by Gibblet 10/4/16
“You make me realize, Gibbett, that it isn’t truly a garden unless it’s a garden-in-progress. A garden is always changing.” — Brad Nelson
There was a song we sang in high school choir, “The River”. It had a haunting legato that brought to mind Washington’s Mighty Columbia River. The lyrics went something like, “Rushing onward, yet ever the same. Reaching outward, yet still to remain constant.”
Can a garden be compared to a river? Perhaps. Certainly it seems the constant influx of weeds can flood a garden if one does nothing to stem the flow. And the Sweet 100 Cherry Tomatoes I plant definitely do reach outward (15 feet in each direction along a fence last year) with a constant flow of fabulous bite size fruits. I have to call them fruit, not only because technically they are fruit, but because they are so sweet they could be called nature’s candy.
Like a river, a garden has its seasons: its high times, and its low times; its turbulent times, and its calm times. I was eager to get the veggie gardens started this spring, especially since we had an unusually warm and sunny April. However, April was followed by a typically cool May, so I ended up getting to start the seeds twice. So much for misguided enthusiasm. Next year I will stick to a friend’s sound advice to not plant seeds until the rhododendrons start to drop their blossoms (thereby indicating that the ground is sufficiently warm for successful germination of healthy plants). Or, in river terms, don’t head out onto the ice during the spring thaw!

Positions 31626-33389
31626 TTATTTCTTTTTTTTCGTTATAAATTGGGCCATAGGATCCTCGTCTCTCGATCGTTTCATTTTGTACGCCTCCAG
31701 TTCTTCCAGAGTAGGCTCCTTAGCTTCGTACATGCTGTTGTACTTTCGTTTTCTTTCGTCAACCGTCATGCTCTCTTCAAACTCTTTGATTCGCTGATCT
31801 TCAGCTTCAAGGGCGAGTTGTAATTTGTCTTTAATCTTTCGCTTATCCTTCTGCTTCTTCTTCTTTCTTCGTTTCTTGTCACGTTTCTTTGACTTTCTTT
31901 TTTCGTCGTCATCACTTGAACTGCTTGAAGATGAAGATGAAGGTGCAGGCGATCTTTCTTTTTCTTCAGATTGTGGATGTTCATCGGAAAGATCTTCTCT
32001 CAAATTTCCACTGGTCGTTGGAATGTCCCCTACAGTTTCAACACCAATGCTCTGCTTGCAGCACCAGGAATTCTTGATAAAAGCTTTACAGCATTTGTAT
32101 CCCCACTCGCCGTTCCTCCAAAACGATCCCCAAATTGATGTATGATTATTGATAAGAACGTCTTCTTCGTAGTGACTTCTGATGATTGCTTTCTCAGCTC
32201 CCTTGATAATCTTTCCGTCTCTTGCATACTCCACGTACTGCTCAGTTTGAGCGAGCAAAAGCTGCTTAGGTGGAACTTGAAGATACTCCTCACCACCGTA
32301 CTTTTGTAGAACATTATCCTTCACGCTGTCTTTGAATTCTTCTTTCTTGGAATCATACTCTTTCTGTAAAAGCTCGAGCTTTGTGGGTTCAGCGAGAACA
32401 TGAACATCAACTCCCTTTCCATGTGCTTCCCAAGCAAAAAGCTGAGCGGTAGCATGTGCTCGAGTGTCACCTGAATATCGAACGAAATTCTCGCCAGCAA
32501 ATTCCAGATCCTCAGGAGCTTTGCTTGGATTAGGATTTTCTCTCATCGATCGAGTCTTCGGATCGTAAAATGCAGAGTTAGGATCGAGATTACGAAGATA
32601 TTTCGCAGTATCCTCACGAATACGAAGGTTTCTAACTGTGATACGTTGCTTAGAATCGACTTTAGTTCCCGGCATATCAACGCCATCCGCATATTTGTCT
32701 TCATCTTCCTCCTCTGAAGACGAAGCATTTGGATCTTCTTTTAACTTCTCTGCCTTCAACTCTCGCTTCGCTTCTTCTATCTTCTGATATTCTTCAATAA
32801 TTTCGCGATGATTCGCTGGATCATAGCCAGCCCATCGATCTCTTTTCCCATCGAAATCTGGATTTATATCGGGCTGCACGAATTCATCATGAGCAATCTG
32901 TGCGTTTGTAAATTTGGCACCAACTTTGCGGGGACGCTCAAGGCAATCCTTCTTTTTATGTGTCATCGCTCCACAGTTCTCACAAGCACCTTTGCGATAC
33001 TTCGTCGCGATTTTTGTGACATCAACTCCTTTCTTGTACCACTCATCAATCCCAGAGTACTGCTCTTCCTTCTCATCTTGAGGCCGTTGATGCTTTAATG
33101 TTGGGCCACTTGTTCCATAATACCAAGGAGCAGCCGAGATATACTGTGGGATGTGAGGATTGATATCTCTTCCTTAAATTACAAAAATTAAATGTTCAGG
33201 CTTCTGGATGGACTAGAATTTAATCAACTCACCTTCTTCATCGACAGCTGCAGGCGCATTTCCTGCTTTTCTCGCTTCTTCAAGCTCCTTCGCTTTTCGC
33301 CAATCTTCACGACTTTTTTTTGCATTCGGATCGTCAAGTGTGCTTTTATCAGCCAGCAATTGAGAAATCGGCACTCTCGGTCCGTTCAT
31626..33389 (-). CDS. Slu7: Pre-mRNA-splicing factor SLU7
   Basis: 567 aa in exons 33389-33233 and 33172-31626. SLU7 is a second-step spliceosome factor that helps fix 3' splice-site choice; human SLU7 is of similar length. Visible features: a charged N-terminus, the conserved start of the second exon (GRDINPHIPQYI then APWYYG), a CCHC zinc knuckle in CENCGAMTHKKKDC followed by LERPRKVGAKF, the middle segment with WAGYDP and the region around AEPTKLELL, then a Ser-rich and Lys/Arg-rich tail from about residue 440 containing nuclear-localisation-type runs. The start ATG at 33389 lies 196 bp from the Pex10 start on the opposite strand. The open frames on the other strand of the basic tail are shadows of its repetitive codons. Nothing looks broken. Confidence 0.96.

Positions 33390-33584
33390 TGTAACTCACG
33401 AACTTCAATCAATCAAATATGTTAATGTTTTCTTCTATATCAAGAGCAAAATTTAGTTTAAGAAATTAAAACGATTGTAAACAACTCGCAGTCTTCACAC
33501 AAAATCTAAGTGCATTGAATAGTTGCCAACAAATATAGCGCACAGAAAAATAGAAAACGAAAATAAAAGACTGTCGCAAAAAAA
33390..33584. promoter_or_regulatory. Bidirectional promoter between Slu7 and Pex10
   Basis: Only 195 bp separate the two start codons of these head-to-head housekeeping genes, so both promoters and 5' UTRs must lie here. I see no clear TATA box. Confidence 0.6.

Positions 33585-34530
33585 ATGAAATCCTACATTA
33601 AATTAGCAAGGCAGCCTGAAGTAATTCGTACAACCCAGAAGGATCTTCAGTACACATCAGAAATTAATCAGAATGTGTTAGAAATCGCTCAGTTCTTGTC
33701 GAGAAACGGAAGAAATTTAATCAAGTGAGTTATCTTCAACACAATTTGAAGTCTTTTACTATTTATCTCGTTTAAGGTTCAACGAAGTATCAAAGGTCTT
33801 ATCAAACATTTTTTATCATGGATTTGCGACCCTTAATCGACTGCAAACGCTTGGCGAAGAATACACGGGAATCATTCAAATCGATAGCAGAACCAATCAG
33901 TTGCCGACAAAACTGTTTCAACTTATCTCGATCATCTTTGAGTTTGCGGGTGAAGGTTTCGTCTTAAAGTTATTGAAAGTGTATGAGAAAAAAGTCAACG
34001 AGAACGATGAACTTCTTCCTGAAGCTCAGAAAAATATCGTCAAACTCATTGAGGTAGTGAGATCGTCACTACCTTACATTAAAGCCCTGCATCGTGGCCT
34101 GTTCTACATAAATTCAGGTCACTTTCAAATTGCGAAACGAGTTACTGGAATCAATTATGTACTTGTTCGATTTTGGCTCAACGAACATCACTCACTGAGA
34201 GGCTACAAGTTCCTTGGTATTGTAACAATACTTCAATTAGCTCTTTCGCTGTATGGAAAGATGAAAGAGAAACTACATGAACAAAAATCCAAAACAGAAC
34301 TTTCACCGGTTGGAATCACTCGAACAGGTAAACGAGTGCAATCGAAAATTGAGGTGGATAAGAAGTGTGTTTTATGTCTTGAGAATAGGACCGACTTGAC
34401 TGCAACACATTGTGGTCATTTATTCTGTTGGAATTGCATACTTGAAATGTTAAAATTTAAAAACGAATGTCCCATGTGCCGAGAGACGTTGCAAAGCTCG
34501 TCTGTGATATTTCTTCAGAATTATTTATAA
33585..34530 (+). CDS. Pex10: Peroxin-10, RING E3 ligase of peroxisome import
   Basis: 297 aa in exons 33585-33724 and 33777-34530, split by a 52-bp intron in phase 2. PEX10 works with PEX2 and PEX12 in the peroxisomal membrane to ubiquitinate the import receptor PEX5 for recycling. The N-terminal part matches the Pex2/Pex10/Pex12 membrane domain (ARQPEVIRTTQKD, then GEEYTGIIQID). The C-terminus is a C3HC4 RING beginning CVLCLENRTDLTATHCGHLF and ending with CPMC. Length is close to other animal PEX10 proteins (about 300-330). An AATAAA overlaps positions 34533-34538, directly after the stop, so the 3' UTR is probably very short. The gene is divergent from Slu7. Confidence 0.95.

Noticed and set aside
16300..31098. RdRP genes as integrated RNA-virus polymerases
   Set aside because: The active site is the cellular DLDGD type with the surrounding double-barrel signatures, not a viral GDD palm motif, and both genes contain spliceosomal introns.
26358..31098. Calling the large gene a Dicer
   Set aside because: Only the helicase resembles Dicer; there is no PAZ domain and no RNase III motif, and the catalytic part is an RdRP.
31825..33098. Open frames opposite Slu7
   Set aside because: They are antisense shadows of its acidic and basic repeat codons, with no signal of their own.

A garden is like a river, also, in that sometimes it changes course. For example, I have decided to convert part of my veggie garden into a nursery of sorts, in order to feed a growing passion for propagating plants. The wellspring of this passion is a Japanese Maple tree growing in front of our local post office.
Ten or twelve years ago I collected from under the tree a dozen little sprouts in a discarded styrofoam coffee cup. I took them home, potted them, and pretty much neglected them all these years except for an occasional watering. Now, having grown from 2 inches to about 5 feet, I feared they wouldn’t survive much longer in the meager dirt allotted to each small pot. So I’ve been distributing these feral upshots amongst relatives (they are after all my babies, and should stay in the family).
Much like a river evokes a sense of peace, even as it changes the landscape around it; a garden is a place of peace and change, not just for the plants, but for the gardener as well. I have realized that the process of nurturing a little start, watching it grow into a viable plant, and then establishing its place in the landscape satisfies some instinct – perhaps in a maternal way, or maybe a similar innate manifestation. After all, the original plan God had for Adam was to maintain The Garden (Genesis 2:15). Though the maples survived their upbringing, I hope to raise new little plants in a more intentional way: giving them good soil, plenty of water, space to grow, and an occasional pruning.
I don’t know what I will do with all the plants when they mature, but I don’t need to worry about that right away. Right now the challenge is to change the course of the garden from the hectic pace of sprouting, struggle, and harvest, to a place with a slower pace where things of a more permanent nature and enduring value are grown. Therein lies the bedrock of my soul.
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